Continuing its campaign to increase safety on America's roadways, OOIDA has filed suit against the FMCSA regarding its rule on entry-level truck driver training. The association is asking a federal appeals court to toss out the regs because they don't require any training in how to actually drive a commercial vehicle.
Joining with the Owner-Operator Independent Drivers Association in the petition against the Federal Motor Carrier Safety Administration are the United Motorcoach Association and the non-profit Advocates for Highway and Auto Safety.
All three groups filed their challenges to the rule in summer 2004 with the U.S. Court of Appeals for the District of Columbia, stating that they wanted to request a review of the FMCSA training rule. At the beginning of this year, the court ordered the three groups to make their arguments in one combined brief. That brief was filed Thursday, April 21.
The groups want the court to order FMCSA to revisit the issue of entry-level driver training and develop a new rule that "bears a rational connection with Congress's goal of increasing safety on our nation's highways."
In a statement filed along with the petition, OOIDA President and CEO Jim Johnston not only pointed out that the FMCSA's final rule actually contradicts previous statements made by the agency about the need for driver training, but that it fails to meet the 1991 congressional mandate to deal with driver training as it relates to safety.
"Knowing how to drive a commercial motor vehicle is the most important factor in its safe operation," Johnston's declaration states. "In the proliferation of regulations over truck drivers in the last five years, it is a gross oversight that no mandatory training exists to teach someone how to drive a truck as a condition for obtaining a CDL. Sometimes it seems that FMCSA is intent on regulating every aspect of a truck driver's qualifications and duties, except whether the driver really knows how to drive a truck safely."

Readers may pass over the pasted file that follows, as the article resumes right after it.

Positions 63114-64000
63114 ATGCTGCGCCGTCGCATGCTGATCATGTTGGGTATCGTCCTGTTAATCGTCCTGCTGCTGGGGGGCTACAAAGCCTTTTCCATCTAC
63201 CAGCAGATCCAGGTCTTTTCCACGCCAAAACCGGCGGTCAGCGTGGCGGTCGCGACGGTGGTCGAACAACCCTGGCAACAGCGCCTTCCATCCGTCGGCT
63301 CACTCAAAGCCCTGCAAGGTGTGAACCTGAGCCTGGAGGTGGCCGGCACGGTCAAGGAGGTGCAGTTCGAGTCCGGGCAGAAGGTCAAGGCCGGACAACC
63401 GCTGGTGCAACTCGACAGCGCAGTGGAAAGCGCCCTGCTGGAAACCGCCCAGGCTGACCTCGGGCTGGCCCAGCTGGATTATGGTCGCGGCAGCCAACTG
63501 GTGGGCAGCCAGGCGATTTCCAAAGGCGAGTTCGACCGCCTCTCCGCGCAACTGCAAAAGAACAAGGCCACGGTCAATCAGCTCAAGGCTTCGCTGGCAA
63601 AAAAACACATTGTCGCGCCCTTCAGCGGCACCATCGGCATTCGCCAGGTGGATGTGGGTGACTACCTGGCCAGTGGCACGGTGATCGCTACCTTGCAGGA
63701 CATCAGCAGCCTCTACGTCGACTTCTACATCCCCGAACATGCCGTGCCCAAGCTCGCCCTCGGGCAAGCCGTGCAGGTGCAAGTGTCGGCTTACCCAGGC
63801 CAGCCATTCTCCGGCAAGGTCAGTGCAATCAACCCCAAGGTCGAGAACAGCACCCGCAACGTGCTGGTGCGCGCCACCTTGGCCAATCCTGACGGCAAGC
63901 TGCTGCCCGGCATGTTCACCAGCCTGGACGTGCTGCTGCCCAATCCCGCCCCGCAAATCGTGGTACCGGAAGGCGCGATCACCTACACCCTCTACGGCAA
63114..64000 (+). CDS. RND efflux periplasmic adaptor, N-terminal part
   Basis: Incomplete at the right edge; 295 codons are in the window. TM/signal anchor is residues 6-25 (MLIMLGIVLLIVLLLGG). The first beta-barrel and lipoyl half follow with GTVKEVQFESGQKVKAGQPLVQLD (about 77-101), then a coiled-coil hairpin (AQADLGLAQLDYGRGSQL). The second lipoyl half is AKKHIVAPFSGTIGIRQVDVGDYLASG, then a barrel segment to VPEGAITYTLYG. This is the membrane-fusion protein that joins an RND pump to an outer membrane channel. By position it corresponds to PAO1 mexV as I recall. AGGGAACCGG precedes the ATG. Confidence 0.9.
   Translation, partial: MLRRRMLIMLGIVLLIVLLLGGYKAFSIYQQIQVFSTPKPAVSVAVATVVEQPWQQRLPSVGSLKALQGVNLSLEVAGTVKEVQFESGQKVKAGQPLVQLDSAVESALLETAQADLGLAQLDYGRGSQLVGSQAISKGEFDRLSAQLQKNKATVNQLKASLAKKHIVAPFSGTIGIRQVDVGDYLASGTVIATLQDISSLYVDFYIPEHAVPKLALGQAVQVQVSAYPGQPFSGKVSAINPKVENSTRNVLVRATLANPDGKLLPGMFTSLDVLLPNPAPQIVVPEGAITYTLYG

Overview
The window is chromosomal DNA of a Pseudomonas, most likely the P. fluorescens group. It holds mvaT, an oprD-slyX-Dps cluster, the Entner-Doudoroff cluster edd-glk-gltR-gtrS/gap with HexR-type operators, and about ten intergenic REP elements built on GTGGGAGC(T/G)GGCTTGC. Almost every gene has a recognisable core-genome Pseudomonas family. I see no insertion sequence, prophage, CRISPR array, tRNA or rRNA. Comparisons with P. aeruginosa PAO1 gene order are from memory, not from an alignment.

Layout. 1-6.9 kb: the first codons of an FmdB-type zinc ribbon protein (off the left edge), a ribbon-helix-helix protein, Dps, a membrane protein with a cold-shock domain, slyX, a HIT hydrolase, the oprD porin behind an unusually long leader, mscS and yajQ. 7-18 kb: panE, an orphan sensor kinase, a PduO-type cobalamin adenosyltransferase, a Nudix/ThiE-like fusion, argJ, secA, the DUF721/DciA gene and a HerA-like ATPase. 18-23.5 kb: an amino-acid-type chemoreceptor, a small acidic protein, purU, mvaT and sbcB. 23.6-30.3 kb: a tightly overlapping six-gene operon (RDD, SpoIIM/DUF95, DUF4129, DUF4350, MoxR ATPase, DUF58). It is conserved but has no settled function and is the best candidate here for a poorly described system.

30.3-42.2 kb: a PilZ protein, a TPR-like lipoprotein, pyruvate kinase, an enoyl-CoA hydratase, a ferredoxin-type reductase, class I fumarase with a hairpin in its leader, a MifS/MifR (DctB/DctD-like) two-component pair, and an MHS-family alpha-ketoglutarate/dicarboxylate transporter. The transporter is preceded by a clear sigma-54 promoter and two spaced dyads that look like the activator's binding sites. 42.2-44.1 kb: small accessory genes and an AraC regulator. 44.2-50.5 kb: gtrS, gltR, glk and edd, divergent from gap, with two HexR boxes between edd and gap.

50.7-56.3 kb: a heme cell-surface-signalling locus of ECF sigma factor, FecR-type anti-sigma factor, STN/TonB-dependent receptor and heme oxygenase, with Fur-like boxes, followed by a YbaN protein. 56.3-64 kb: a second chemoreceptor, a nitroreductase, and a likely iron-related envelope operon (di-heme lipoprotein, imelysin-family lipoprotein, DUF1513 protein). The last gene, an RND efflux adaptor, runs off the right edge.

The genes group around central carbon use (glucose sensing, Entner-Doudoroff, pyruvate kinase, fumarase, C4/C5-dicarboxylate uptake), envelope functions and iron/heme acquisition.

According to OOIDA's brief, the FMCSA's final rule on entry-level driver training, which was published in May 2004, requires a total of 10 hours of training in four areas:
- driver qualifications (including medical examination procedures and qualifications such as vision, hearing and hypertension standards);
- hours of service (including causes of fatigue and how to keep a daily log);
- driver wellness (including diet, cholesterol and blood pressure); and
- whistleblower protection.
In its pre-rule study process, FMCSA reported to Congress that a model curriculum of at least 320 hours of instruction should be the basis for entry-level driver training. That 320-hour curriculum included 92.25 hours of protected off-street driving-range training and 116 hours of on-street driving.
In OOIDA's brief, the association states that FMCSA abandoned "the common-sense notion that a rule on driver training should include lessons in how to actually drive the kind of vehicle or vehicles for which the driver is being trained ... (and) it abandoned the congressional mandate that its rulemaking address that need."
And the association contends that FMCSA further diluted the opportunity to increase highway safety with training requirements by redefining entry-level drivers. The agency formerly considered all commercial drivers with less than five years of experience as entry-level drivers, but the final rule states that only interstate drivers with less than one year's experience are considered entry-level drivers.
FMCSA officials have until May 23 to file a response with the appeals court. Then OOIDA and the other petitioners will have until June 6 to reply to the FMCSA response. Ultimately, a three-judge panel from the appeals court will hear the case, but those judges have not yet been selected and no dates have been set for oral arguments.
- By Coral Beach, Land Line staff